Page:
the strap section slips under this upper template and as you can see the lettering can be done in a perfectly straight line and at different locations up/down along the strap.  For instance, if i wanted the letters to be a quarter inch from the lower edge, i would replace the upper template with a 1/4″ template and so forth for text stamped at 3/8″ or 3/4″ and the like.  here’s the jig at work.

i really liked how straight the text could be and how simple it was.  traditionally the alternative was a system like that of a letter press machine.  it’s more setup intensive and more expensive to supply yourself with the many different size type stamp holders.  This option was clearly going to work.  The prototype was a success.  I began a far more thorough version of this jig and so too with more options for my upper templates; more widths and possible positions for text to be easily stamped into leather.

I drilled out the old rivet from loop hanger on the clients guitar strap.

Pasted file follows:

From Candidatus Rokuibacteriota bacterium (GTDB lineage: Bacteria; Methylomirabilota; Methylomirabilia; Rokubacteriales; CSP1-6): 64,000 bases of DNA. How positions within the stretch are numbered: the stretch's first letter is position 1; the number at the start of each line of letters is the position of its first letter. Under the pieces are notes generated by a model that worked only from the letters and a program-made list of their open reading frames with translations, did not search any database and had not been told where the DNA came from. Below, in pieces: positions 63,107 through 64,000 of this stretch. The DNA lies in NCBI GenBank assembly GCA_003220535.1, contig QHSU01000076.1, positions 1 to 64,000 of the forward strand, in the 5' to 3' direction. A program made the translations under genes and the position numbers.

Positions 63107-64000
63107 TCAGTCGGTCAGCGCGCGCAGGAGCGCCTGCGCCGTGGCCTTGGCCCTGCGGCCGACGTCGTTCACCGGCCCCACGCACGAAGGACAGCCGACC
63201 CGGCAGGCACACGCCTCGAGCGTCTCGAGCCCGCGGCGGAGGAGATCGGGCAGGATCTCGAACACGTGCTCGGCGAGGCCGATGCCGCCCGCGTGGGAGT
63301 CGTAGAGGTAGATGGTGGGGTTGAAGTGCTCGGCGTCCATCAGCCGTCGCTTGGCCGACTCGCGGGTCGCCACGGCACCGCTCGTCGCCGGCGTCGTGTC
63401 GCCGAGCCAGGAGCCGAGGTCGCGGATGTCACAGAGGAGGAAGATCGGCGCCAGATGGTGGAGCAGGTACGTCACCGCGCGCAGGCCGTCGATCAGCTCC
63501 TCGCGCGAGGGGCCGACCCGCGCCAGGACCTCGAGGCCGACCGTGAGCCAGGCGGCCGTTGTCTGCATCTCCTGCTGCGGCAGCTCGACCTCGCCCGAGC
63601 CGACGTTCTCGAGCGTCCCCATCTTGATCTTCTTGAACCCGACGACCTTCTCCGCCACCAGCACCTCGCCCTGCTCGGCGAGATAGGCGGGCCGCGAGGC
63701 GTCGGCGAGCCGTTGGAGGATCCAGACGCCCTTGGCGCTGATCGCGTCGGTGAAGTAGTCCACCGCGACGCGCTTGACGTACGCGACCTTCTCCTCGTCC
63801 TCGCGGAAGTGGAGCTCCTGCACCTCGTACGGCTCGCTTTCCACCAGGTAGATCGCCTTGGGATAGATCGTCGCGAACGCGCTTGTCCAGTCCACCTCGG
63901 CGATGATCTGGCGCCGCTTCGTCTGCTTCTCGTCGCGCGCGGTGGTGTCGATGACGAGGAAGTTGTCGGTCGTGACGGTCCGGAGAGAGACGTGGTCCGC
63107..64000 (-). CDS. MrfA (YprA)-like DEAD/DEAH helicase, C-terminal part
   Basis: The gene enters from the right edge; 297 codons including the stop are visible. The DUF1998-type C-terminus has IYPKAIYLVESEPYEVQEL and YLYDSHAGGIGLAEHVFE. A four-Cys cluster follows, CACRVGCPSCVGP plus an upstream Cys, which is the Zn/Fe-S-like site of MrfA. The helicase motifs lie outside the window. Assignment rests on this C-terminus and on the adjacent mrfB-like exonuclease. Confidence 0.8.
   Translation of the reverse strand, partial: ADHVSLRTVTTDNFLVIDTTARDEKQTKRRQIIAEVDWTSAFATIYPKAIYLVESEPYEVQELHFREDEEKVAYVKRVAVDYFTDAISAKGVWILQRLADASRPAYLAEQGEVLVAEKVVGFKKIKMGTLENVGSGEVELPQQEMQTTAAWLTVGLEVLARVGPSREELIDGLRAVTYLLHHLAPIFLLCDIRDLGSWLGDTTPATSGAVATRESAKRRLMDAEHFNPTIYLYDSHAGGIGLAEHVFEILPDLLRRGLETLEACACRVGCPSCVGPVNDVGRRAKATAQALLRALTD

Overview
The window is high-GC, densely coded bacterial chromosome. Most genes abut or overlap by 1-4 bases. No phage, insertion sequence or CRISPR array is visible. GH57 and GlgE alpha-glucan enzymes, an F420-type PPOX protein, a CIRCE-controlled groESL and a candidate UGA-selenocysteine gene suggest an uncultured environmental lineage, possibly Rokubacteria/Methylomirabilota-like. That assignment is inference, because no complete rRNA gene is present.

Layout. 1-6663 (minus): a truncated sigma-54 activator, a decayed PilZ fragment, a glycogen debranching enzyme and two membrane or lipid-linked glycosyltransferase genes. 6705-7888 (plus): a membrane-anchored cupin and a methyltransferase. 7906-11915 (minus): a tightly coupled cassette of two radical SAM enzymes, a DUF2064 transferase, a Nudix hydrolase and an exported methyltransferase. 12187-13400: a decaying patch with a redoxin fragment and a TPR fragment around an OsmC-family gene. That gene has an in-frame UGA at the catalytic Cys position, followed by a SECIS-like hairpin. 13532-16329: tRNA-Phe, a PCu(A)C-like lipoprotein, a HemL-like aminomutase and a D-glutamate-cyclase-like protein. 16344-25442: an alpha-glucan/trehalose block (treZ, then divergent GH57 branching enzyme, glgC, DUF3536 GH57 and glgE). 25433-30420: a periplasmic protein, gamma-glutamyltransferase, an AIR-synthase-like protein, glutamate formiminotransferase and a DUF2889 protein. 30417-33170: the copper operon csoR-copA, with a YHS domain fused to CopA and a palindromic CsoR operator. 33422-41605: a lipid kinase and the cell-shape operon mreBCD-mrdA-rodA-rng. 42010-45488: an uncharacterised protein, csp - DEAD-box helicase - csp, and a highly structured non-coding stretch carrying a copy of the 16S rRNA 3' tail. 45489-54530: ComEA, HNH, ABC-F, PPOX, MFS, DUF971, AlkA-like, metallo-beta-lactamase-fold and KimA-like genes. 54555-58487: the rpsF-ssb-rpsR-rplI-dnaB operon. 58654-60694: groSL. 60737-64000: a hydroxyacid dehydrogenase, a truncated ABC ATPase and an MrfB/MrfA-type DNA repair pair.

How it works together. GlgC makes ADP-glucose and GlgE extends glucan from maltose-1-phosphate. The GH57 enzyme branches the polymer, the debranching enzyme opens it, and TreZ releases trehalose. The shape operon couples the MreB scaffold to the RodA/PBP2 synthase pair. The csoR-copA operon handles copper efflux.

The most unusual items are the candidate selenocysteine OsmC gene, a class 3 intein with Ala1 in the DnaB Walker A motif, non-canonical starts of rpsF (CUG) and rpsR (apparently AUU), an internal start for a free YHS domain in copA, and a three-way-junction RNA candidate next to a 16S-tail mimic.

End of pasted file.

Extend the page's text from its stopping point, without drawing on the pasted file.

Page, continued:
and ran back out to the shop to begin a completed version of the jig with templates made from spanish cedar wood.

these were then hand planned for consistency and perfect flat surfaces.

the handplane of choice was the Stanley Bedrock #8 from the late 1800’s.   the bottom of the plane was flattened using a machinists trick on a granite surface plate so that it is flat within 1,000,000 of an inch!

Remember, your wood is only as flat as your plane!   if a high quality final product is the goal, than all the prior stages that build up to it must also be done with the utmost care and quality.

that said it is fitting to refer again to the Tandy Leather Co letters i bought.  The quality was average.  and in several cases (no pun intended) a needed to retool the edge of the stamps.

here, you can see that the letter E (as well as several other of the letters in the set) were fashioned at a consistent height from the lower edge of their surround; the character was not centered on the guiding block.  that meant that certain letters were either too high or too low along a line of text.  a bit frustrating to see on a new letter set, but with a file i was able to correct the complete set to a consistent location on their arbor.

The good news:  the strap and its letters looked great.

the words for crisp and straight and ready for finishing.

i used a number of products to complete the look:

1) i beveled the edges

2) i burnished the edges